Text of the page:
Hospitalizations are up from last week. On November 5, the San Francisco Department of Public Health reported 49 covid hospitalizations, or about 5.6 covid hospitalizations per 100,000 residents (based on an 874,000 population). This represents an 22.5 percent increase from last week. ICU patients remain in single digits. The California Department of Public Health reports on November 3, there were 54 covid patients in SF hospitals (one more than last week) with 5 patients in ICU. For the week ending November 6, the CDC says there were 51 new covid admissions, a 17.3 percent increase from the previous week. In addition, the CDC says 3.2 percent of staffed ICU beds were occupied by confirmed covid patients (a .7 percent rise from the previous week). According to the New York Times, on November 8, the daily average of covid hospitalizations was 66, an 6 percent rise from two weeks ago. Neither the CDC, NYT or the CaDPH say which hospitals are included in their survey. Should the brain fog ever lift at SFDPH, we may find out how many covid-positive patients have been vaccinated and how many are hospitalized “for” covid, and how many “with” covid.

The latest report from the U.S. Department of Health and Human Services shows Zuckerberg San Francisco General Hospital with 9 covid patients and 8 ICU beds available, while across the Mission, CPMC had 6 covid patients and 8 ICU beds available. Of 64 reported covid patients in the City, 25 were at either SFGH or UCSF. On November 4, UCSF had 0 covid patients in ICU. At least 72 ICU beds are available among reporting hospitals (not including the Veterans Administration or Laguna Honda). The California DPH reports that as of November 3, SF had 76 ICU beds available. Whether those beds are actually “staffed” neither source will say.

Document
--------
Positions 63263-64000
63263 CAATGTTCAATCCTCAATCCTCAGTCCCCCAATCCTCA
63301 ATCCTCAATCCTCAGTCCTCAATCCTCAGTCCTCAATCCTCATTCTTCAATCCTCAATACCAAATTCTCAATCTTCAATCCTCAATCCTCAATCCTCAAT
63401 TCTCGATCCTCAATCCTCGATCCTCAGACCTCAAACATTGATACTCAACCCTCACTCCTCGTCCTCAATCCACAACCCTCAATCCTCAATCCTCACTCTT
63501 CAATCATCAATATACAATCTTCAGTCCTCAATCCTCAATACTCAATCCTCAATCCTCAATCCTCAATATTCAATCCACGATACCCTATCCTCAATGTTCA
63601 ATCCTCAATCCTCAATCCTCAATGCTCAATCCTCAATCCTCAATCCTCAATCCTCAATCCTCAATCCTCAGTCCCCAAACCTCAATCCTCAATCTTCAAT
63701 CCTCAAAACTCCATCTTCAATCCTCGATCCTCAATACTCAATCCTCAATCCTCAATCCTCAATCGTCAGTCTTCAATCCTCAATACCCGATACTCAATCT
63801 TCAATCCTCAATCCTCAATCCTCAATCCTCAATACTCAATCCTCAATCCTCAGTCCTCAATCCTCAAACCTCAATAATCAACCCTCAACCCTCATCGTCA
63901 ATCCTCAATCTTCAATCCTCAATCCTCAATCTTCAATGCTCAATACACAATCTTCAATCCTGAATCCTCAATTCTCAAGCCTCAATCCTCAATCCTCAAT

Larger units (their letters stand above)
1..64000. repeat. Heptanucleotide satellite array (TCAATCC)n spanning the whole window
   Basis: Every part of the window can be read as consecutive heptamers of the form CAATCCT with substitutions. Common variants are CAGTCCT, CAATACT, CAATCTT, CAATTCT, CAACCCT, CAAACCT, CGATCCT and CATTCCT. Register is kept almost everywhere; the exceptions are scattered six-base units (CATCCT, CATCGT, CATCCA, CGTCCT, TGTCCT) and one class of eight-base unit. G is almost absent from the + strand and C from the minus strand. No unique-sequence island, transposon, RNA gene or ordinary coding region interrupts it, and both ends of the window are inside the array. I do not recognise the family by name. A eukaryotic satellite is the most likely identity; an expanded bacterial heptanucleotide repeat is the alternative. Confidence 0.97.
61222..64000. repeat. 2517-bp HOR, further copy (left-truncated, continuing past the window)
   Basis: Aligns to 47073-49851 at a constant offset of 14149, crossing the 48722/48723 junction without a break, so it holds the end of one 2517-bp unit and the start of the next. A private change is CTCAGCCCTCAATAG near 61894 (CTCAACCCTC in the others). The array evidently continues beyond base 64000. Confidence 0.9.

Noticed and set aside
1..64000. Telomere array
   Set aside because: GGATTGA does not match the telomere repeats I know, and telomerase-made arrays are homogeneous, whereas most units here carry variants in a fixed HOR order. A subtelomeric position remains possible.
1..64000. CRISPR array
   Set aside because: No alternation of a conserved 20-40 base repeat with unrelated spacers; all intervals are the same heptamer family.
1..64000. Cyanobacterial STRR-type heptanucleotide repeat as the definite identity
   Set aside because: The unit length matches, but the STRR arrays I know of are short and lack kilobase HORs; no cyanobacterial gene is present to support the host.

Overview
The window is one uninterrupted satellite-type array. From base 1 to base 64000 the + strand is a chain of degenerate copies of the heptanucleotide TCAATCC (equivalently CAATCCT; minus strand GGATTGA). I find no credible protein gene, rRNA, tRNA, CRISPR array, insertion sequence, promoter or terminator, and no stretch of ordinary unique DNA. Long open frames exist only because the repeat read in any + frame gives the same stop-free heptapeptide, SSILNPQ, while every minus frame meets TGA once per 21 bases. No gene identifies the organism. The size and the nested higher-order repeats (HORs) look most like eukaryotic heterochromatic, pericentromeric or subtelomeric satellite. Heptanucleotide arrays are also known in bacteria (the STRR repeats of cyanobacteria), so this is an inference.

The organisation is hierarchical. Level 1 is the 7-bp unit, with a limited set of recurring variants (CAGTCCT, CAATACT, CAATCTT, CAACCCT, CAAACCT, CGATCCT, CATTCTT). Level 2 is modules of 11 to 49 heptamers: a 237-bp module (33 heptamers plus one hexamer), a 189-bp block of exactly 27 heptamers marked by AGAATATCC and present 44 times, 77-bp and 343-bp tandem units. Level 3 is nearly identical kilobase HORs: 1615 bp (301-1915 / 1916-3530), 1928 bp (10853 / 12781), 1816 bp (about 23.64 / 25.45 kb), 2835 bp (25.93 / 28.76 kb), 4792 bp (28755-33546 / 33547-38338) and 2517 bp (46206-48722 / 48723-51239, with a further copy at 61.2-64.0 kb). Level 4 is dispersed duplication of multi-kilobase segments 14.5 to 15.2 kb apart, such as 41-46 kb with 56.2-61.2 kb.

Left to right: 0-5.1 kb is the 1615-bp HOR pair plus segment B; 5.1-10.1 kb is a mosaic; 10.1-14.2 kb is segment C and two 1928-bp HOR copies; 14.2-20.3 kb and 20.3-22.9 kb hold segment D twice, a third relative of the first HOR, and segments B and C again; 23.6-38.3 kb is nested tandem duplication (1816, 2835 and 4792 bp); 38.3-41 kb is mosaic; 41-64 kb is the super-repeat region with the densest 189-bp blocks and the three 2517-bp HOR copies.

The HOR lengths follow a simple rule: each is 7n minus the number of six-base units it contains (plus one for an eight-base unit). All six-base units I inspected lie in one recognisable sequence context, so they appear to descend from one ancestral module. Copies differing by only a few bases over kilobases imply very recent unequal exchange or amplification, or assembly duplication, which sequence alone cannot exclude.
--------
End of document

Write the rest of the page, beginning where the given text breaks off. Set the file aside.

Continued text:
Between September 5 and November 4, DPH recorded 317 new infections among Mission residents (a rise of 3.3 percent from last report) or 54 new infections per 10,000 residents. Sunset/Parkside was the only neighborhood in the City with more. During that period, Portola had the highest rate at 84 new infections per 10,000 residents. Of 38 neighborhoods, 14 had rates at or above 70 per 10,000 residents, 10 in the east and southeast sectors of the City.

DPH reports on November 1 the 7-day average of daily new infections recorded in the City increased to 85 or approximately 9.7 new infections per 100,000 residents (based on an 874,000 population), a 30.8 percent rise from last week. On November 1, the New York Times said the 7-day average was 63, a 28 percent decrease over the past two weeks. On November 8, the Times says the 7-day average was 83, a 20 percent increase over the past two weeks. The CDC says that for the week ending November 2, the daily average was 66, a 33 percent rise from the previous week.

Wastewater monitoring of the City’s Southeast sewers shows variants BA.4, BA.5 and BA. 2.75 trending down from last week. This report, from the Stanford model, does not yet include BQ.1 or any of the other omicron offspirng. If you have a source for wastewater monitoring which includes the BQ and XBB variants, please let me know.

For the month of October, DPH reports Asians recorded 669 infections or 27.7 percent of the month’s cases; Whites 609 infections or 25.2 percent; Latinxs 251 infections or 10.4 percent; Blacks 112 infections or 4.6 percent; Pacific Islanders 24 infections or 1 percent; Multi-racials 22 infections or .9 percent; and Native Americans recorded 2 infections or .1 percent of the month’s total cases.